Outside of his service during the Vietnam War, US Air Force Tech. Sgt. Leonard Matlovich fought a very different kind of battle, one against the military itself. His story gained international attention when, in 1975, he challenged the ban on homosexuality and publicly declared his sexual orientation.
Matlovich’s unwavering courage and the subsequent legal fight he waged left an indelible mark on the struggle for equality.
Leonard Matlovich’s early life
Leonard Matlovich was born into the US military, literally, on July 6, 1943 – his birth occurred on Hunter Air Force Base, Georgia, as his father was a retired sergeant in the US Air Force. Much of his childhood was spent on military bases, as his family moved to different ones throughout the southern states.
Matlovich was raised Catholic, and even attended the religious Bishop England High School while living in South Carolina. He, however, said he “graduated from Air Force high school.” Matlovich admitted that, as a teenager and young man, he was far from progressive, going so far as to fight against the 1964 Civil Rights Act, glorify Confederate imagery and have a strong bias against homosexuals – despite his own feelings.
Service in Vietnam
Given his family’s long history of military service, it perhaps comes as no surprise, then, that Leonard Matlovich was destined for a similar career. When he was only 19 years old, he enlisted in the US Air Force, and it wasn’t long after that America committed to further involvement in Vietnam.
As a self-proclaimed patriot, Matlovich was ready to fight, volunteering for overseas service shortly after. He was deployed with the Air Force on three tours, although relatively little is known about where he served during each of them. What is known is that Matlovich earned an exemplary record. While on sentry duty, he killed two Viet Cong soldiers, earning a Bronze Star. While in Đà Nẵng, he was injured when he stepped on an enemy land mine, receiving the Purple Heart.
Perhaps most important, it was in Vietnam that his preconceived ideas about people of color began crumbling away, after he served under and alongside many incredible men. With this also went his bias against homosexuals, allowing him to begin to accept who he really was.
Leonard Matlovich takes a stand
After completing his service in Vietnam, Leonard Matlovich became a race relations instructor and a drug abuse counselor back in the United States. It was during this time that he finally began to accept who he really was, visiting gay bars and coming out to certain friends.
Things changed even more for Matlovich in March 1974, after he read an article by activist Frank Kameny in the Air Force Times, who was looking for a serviceman to challenge the gay ban in the US military. Matlovich reached out, and with his perfect service record was deemed an ideal fit.
With the help of American Civil Liberties Union (ACLU) attorney David Addlestone, they came up with their plan. On March 6, 1975, Matlovich delivered a personal letter to his commanding officer at Langley Air Force Base, Virginia, which read, in part, “I consider myself to be a homosexual and fully qualified for further military service. My almost twelve years of unblemished service supports this position.”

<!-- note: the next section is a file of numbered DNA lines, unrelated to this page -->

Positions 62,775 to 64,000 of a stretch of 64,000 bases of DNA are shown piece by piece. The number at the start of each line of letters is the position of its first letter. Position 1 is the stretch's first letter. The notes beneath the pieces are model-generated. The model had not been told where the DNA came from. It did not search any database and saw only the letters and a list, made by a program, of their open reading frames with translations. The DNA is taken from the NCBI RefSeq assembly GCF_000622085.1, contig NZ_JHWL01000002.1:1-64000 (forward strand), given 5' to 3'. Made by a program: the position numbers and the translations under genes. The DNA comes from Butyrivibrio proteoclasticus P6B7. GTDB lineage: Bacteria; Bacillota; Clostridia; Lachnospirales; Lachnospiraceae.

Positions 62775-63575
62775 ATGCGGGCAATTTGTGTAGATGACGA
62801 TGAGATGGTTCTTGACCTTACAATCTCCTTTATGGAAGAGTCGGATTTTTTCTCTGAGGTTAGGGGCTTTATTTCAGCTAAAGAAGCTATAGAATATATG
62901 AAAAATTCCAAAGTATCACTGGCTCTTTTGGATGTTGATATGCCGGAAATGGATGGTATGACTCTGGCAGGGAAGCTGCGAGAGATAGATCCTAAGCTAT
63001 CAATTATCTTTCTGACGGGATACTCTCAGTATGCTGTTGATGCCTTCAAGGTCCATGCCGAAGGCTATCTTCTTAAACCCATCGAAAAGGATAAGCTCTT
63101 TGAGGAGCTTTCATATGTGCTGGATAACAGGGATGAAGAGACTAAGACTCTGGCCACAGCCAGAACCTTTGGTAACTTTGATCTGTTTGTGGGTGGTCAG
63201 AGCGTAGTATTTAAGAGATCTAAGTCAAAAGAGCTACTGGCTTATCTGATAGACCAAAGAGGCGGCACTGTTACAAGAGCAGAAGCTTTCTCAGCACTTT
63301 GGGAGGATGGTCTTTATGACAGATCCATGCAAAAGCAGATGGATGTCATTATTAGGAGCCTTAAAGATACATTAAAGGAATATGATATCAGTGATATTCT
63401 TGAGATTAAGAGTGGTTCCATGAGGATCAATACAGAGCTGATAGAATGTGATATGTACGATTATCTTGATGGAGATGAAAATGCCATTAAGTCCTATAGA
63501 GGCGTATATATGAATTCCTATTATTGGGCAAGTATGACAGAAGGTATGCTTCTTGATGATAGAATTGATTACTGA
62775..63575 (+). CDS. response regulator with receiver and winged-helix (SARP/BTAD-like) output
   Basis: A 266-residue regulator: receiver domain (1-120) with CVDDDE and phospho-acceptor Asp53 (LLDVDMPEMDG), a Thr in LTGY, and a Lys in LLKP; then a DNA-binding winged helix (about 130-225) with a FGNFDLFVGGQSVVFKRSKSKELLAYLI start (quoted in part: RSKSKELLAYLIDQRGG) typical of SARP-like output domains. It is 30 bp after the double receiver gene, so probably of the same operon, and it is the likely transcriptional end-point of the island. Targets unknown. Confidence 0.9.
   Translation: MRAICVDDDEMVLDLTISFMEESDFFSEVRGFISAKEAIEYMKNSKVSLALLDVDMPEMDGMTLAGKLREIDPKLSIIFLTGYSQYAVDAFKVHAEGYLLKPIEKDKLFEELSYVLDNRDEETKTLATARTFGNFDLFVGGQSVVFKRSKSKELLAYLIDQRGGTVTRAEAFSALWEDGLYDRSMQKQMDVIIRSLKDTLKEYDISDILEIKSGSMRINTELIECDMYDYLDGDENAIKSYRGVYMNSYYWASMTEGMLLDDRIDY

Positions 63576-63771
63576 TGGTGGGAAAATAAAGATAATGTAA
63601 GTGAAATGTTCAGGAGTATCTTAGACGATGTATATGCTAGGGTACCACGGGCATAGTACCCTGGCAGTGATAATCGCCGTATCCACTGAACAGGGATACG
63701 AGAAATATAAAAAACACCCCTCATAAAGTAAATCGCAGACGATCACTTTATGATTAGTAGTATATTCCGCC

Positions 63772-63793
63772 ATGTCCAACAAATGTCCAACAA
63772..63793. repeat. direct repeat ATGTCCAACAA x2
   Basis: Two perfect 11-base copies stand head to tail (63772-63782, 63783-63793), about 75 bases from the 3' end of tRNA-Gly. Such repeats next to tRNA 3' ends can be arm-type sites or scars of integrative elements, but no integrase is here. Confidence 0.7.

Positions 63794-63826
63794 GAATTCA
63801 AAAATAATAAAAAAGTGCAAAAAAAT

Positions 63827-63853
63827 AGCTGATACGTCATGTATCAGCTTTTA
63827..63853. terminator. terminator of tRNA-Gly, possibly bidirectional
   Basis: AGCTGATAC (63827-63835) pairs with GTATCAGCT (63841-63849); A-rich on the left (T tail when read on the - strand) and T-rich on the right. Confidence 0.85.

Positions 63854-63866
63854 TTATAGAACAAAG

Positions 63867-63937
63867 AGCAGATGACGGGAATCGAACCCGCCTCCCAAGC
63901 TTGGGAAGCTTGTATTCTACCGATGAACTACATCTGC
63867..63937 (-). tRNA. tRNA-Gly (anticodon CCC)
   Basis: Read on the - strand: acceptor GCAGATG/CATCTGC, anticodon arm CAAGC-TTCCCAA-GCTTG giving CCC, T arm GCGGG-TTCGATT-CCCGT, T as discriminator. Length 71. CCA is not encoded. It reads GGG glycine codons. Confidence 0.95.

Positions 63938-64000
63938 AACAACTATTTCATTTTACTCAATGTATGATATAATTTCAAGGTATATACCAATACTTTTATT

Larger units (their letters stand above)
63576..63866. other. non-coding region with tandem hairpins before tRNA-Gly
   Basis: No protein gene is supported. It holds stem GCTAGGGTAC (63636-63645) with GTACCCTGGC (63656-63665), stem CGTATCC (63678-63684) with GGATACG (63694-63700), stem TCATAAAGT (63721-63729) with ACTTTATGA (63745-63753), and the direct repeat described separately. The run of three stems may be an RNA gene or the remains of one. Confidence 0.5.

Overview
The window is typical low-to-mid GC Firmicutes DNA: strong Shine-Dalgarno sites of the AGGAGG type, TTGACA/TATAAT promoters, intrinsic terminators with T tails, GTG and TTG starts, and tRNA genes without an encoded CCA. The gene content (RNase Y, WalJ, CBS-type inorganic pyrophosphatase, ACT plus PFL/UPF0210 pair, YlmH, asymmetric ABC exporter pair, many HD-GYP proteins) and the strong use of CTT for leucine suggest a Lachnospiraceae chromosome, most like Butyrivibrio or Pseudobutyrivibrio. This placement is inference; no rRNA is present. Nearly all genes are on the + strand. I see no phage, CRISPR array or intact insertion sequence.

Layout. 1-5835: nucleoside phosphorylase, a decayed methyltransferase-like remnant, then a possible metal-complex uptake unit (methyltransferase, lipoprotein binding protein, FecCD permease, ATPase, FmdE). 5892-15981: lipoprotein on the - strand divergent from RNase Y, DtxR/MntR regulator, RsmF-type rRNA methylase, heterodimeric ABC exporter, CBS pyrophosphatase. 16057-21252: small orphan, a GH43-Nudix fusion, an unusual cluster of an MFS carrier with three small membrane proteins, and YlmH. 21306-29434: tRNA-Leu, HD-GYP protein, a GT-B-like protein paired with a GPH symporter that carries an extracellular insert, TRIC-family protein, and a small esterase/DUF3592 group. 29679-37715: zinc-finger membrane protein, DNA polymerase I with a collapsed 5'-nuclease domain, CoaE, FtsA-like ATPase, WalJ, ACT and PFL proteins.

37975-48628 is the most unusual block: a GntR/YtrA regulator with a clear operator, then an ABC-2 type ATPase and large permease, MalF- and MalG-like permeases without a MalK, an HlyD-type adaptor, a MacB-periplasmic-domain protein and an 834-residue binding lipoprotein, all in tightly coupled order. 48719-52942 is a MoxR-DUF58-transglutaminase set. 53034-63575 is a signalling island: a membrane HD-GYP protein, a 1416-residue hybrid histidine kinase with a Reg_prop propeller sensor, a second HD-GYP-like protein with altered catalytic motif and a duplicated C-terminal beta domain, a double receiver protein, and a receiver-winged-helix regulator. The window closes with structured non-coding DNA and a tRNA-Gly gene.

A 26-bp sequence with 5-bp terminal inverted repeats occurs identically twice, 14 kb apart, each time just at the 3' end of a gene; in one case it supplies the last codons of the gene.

Leonard Matlovich’s record was impeccable, but it wasn’t enough to change the stance held by the US military at the time.
The armed force’s own rules should have allowed him to continue serving because of his exemplary service, but when he refused to sign a document stating he would “never practice homosexuality again,” Matlovich was declared unfit. His General (Under Honorable Conditions) Discharge was confirmed in October 1975.
Matlovich sued for reinstatement. It took years, but the US Air Force was ultimately forced to do so – and give him a promotion at that. The service’s response was to offer him a large financial settlement of $160,000. Matlovich accepted the offer, as he believed that, if he re-entered the military, he’d be discharged once more.
Leonard Matlovich’s enduring legacy
Leonard Matlovich may have lost his military career, but he became an icon for gay rights. He was featured in Time magazine, the first time an openly-gay man was placed on the cover of a major publication. He continued to be an activist in the community, assisting in many different campaigns to prevent homosexual discrimination.
Tragically, in September 1986, Matlovich was diagnosed with HIV/AIDS. Despite the toll this and his treatment took on him, he continued his advocacy, particularly against President Ronald Reagan‘s response to the crisis.
On June 22, 1988, Matlovich died after suffering complications from the condition. He was buried in the Congressional Cemetery in Washington DC, as the US military wouldn’t allow his memorial headstone to be included among those at Arlington National Cemetery. It reads: “When I was in the military, they gave me a medal for killing two men and a discharge for loving one.”
Matlovich’s grave now serves as a memorial to gay veterans, as well as a site of ceremony for gay rights activists.